Talks With Pakistan: India Repeats Old-Line

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Says onus on Islamabad to create conducive atmosphere for dialogue

NEW DELHI — The government of India on Wednesday said repeated her established stand, saying any meaningful dialogue with Pakistan canonly be held in an atmosphere free from “terror” and asserted that the onus was on Islamabad to create such a conducive atmosphere.

In a written reply to a question in the Lok Sabha, Minister of State for External Affairs V K Singh said continued cross-border “terrorism emanating from Pakistan” remains a core concern for India.

India has repeatedly called upon Pakistan to abide by its commitment not to allow any territory under its control to be used for terrorism against India in any manner, Singh said in response to a question on whether Indo-Pak relations have been very tense in the last three years.

“Pakistan has also been asked to take effective actions to end terrorism and dismantle terrorist sanctuaries and infrastructure on the territory under its control. Until such time, India will continue to take firm and decisive steps to respond to cross-border terrorism,” he said.

The government desires normal neighbourly relations with Pakistan and is committed to addressing all outstanding issues bilaterally and peacefully in accordance with the Simla Agreement and the Lahore Declaration, he said.

“However, any meaningful dialogue can be held only in an atmosphere free from terror, hostility and violence. The onus is on Pakistan to create such a conducive atmosphere,” Singh said.

To another question on whether neighbouring countries have illegally encroached upon Indian territories, Singh said Pakistan has been in illegal occupation of approximately 78,000 sq km of Indian territory in Jammu and Kashmir.

China has been in illegal occupation of approximately 38,000 sq km in Jammu and Kashmir, since 1962. In addition, under the so-called China-Pakistan ‘Boundary Agreement’ signed between China and Pakistan on March 2, 1963, Pakistan illegally ceded 5,180 sq km of Indian territory in Pakistan-administered Kashmir to China, he said.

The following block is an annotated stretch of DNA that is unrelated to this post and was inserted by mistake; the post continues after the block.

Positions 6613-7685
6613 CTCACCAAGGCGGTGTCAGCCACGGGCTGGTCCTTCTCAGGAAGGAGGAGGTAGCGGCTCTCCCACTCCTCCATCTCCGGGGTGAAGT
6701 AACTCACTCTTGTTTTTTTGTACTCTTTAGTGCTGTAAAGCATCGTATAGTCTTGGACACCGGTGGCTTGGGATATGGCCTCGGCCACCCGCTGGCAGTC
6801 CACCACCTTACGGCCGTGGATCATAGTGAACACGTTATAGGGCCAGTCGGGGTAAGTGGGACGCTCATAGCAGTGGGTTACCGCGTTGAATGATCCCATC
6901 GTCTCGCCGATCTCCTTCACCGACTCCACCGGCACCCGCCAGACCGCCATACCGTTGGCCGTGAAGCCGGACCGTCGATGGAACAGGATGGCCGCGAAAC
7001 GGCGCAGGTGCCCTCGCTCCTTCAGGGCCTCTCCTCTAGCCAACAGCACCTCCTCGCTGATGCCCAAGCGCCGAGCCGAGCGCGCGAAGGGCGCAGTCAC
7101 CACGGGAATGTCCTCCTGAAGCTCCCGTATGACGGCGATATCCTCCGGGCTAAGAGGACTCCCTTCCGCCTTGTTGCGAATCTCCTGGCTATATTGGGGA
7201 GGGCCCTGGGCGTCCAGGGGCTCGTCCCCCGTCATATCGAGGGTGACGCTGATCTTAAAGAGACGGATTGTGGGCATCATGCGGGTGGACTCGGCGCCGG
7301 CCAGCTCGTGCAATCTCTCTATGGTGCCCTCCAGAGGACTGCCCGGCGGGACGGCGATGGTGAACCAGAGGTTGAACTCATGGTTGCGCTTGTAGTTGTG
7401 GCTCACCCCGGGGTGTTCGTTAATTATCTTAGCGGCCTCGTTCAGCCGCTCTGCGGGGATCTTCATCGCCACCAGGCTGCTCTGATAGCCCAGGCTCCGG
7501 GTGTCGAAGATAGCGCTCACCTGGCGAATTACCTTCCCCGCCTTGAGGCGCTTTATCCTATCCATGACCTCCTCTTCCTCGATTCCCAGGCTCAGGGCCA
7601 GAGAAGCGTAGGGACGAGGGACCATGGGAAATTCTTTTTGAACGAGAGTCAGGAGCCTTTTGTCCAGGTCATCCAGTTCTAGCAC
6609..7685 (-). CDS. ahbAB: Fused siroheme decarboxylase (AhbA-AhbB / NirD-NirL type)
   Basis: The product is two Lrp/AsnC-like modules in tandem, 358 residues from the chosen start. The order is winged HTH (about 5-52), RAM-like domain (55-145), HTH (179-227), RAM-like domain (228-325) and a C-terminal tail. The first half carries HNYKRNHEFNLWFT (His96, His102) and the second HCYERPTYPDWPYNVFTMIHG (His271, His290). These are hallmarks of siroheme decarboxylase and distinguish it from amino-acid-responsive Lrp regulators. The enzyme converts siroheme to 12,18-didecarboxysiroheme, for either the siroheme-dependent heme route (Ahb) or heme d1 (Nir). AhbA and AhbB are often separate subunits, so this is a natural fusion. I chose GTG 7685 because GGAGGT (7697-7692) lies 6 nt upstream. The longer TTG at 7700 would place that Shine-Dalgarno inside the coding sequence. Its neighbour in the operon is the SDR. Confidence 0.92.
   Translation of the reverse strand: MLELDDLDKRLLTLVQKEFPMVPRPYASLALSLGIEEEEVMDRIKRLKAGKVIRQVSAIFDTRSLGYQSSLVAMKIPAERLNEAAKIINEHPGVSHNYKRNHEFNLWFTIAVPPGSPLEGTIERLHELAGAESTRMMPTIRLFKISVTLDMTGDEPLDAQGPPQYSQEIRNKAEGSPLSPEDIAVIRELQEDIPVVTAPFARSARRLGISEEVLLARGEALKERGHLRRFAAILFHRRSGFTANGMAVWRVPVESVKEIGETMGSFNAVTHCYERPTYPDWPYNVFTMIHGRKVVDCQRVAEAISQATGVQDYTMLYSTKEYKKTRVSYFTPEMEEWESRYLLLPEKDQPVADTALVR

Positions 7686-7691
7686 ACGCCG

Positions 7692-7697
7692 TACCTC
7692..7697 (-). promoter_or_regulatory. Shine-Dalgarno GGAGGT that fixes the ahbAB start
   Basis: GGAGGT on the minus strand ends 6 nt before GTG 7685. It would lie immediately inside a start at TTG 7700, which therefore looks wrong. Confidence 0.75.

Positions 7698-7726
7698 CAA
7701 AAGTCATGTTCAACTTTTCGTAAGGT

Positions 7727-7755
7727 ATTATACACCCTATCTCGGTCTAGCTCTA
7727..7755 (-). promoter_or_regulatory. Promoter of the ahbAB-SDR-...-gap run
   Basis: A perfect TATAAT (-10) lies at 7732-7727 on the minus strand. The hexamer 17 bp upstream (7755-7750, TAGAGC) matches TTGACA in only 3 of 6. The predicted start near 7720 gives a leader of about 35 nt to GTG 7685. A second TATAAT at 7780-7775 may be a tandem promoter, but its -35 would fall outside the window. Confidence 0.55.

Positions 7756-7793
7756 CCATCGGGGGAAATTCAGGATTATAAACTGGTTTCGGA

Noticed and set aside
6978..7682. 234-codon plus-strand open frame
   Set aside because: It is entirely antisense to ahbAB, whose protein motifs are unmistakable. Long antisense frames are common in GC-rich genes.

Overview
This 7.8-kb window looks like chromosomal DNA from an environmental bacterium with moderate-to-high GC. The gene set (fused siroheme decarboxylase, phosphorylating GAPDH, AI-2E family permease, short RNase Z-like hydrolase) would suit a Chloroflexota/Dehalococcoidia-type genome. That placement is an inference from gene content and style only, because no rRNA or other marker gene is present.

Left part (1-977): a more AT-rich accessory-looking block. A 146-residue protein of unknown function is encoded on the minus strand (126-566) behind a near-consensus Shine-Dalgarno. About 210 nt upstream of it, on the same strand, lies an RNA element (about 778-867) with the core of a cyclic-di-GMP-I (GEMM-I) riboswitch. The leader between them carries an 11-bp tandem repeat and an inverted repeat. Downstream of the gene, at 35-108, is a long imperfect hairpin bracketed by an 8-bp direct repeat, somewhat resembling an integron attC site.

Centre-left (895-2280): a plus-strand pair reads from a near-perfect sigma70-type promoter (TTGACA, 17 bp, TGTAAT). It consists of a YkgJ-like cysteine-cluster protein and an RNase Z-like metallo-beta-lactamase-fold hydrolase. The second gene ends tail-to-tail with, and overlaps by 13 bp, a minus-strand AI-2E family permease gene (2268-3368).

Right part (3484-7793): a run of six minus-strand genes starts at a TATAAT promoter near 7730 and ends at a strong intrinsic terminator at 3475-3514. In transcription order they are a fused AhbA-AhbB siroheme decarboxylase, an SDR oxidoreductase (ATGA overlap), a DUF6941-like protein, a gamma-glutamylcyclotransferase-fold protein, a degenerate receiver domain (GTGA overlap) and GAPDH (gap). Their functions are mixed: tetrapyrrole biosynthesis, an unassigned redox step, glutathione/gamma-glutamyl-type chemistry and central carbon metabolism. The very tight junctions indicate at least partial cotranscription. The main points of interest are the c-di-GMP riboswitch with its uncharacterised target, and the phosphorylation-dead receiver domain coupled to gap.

“There is no commonly delineated Line of Actual Control (LAC) in the border areas between India and China. From time to time, on account of the differences in the perception of the LAC, situations have arisen on the ground that could have been avoided if we had a common perception of the LAC,” Singh said.

The government regularly takes up any transgression along the LAC with the Chinese side through established mechanisms, including border personnel meetings, flag meetings, meetings of Working Mechanism for Consultation and Coordination on India-China Border Affairs, as well as through diplomatic channels, he said.

To a question on Indian fishermen in Pakistan’s custody, Singh said that according to available information, presently there are 418 fishermen, who are Indian and believed-to-be Indian in Pakistan’s custody.

On a question whether the government’s aggressive foreign policy had resulted in the suspension of US security aid to Pakistan pending decisive action against terror outfits, Singh said India has consistently conveyed its concerns and sensitivities to the US government regarding American security assistance to Pakistan.

“India and the US share similar concerns over the threat posed by terrorism and extremism to peace and security in the region,” he said.

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